dog with hypothermia

10 Tips for Protecting Your Dog from Hypothermia this Winter

Dr. Jackie Schutt

Jan 31, 2024

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Winter can be a fun season—but it’s also a time to be extra vigilant about your dog’s health. As you’re putting on your own heavy coat and gloves, remember your furry friend’s needs too. Drops in temperature can pose a health threat for all of us—yes, dogs can get hypothermia, too! 

We’re here to guide you through some essential tips to keep your dog tail-wagging warm all winter long. If you ever have any concerns about your dog’s health, please give Veterinary Emergency Group a call. VEG is here for you and your pets 24/7 and you’ll speak with a doctor right away.

Believe the Hype About Hypothermia 

Let’s talk about why hypothermia is a doggone big deal. Sure, they have a coat of fur, but that doesn’t mean they’re impervious to the cold. Small breeds, dogs with short coats, puppies, and older dogs are especially at risk for hypothermia, but remember all dogs are at risk. This can lead to severe health problems and can even be fatal. 

Know the Signs of Hypothermia in Dogs

Understanding what to look for is half the battle. Your dog may be in the early stages of hypothermia if they are:

More severe signs can include lack of coordination and muscle stiffness. The best way to know for sure if it’s hypothermia—a trip to your local VEG hospital. We have the expertise to properly diagnose and treat hypothermia in pets.

Top 10 Tips for Preventing Canine Hypothermia

Here’s the scoop to keep your dog warm and hypothermia free this winter.

  1. Bundle up – Just like you wouldn’t go out without a coat, your dog shouldn’t either. Dog sweaters or jackets are a must for short-haired breeds.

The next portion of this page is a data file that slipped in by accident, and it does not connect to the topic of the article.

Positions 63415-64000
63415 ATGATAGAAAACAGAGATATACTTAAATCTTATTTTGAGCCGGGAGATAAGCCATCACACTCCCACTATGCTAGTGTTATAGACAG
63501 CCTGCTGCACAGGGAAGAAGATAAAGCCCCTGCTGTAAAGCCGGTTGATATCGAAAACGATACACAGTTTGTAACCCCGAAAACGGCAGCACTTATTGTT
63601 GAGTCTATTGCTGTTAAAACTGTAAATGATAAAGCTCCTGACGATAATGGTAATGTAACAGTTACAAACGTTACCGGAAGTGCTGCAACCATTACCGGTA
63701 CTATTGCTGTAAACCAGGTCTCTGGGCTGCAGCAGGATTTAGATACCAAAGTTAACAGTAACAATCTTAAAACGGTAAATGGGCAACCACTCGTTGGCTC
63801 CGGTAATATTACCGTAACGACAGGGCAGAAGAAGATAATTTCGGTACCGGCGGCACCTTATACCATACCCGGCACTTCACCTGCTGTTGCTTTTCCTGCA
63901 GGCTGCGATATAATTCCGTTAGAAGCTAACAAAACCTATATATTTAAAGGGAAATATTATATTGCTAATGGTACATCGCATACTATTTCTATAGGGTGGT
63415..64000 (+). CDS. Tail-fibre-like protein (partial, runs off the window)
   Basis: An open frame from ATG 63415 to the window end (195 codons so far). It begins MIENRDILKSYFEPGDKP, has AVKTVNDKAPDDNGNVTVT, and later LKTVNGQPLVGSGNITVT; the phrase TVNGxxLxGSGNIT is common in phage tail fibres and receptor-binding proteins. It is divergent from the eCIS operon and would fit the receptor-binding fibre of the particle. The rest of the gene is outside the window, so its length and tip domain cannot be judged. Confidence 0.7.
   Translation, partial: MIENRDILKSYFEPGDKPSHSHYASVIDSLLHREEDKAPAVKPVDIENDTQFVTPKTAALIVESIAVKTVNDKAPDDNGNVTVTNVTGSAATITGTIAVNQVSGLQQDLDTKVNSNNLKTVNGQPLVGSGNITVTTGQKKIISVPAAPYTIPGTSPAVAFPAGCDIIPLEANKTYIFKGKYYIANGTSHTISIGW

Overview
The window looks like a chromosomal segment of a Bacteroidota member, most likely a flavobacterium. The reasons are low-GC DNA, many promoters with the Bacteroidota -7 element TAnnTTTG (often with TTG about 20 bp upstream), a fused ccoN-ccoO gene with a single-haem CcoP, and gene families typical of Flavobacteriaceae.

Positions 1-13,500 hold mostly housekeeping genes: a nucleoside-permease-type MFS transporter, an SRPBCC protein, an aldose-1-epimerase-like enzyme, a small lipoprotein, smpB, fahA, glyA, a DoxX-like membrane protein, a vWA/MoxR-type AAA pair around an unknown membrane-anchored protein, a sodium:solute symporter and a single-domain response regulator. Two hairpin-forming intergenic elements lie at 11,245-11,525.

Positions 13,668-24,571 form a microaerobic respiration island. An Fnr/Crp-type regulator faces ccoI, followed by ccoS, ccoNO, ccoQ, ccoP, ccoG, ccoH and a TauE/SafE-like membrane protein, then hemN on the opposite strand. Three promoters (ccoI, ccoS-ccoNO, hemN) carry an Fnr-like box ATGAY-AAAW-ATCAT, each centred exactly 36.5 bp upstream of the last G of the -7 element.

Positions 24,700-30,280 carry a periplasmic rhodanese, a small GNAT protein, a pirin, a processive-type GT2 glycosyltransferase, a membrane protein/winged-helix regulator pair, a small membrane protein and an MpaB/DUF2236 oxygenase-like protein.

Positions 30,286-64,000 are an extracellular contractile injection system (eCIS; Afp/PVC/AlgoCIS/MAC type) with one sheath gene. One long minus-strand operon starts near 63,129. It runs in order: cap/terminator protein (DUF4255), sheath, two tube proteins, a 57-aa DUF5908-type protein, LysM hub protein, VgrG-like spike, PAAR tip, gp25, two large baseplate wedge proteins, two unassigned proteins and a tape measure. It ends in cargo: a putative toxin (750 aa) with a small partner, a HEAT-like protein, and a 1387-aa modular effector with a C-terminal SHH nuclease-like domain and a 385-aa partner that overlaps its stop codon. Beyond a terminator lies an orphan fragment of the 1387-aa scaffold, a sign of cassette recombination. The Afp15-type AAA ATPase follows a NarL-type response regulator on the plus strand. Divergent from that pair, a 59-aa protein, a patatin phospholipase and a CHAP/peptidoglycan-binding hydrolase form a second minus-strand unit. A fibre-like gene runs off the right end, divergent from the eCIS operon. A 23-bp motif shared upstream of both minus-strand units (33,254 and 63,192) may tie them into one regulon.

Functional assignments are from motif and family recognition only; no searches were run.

2. Limit outdoor time – On particularly cold days, keep bathroom breaks and walks short.
  3. Provide a warm bed – Make sure your dog has a warm, cozy place to curl up.
  4. No off-leash – Keep your dog on a leash during winter walks to prevent them from venturing onto ice or into dangerous areas.
  5. Paw protection – Salt and de-icing chemicals can hurt your dog’s paws. Booties or paw balms can help!
  6. Keep an eye on the thermostat – Make sure the inside of your home is warm, especially during nighttime when temperatures drop.
  7. Avoid space heaters: They’re danger by design for pets. Think: dogs and space heaters come up to about the same height. Heaters can be a burn hazard, as they usually get super hot when in use. Also, dog fur can slip through the fan screen, leaving potential to tug out some fur or even draw a pet closer to the heating unit.  
  8. Reflective gear: Shorter days mean less light. Make your dog more visible to others by using reflective collars or leashes.
  9. Check for snow build-up: Snow can get stuck in your dog’s paws and cause discomfort. Always check and remove after walks.
  10. Keep ‘em dry: Wet fur loses its insulating abilities. Dry your dog off as soon as you get inside.

The Importance of Vet Check-Ups

Regular vet visits can help you stay ahead of potential issues, including hypothermia. During these check-ups, your vet can give you personalized advice based on your dog’s breed, size, and overall health.

Embrace Winter Fun But Prioritize Your Dog’s Health

Keep these tips in mind, and you’re well on your way to ensuring your dog has a warm, happy and hypothermia free winter. And remember, if you ever have any concerns, VEG locations are available 24/7 and is just a phone call away. We’re your go-to for emergency care and expert advice.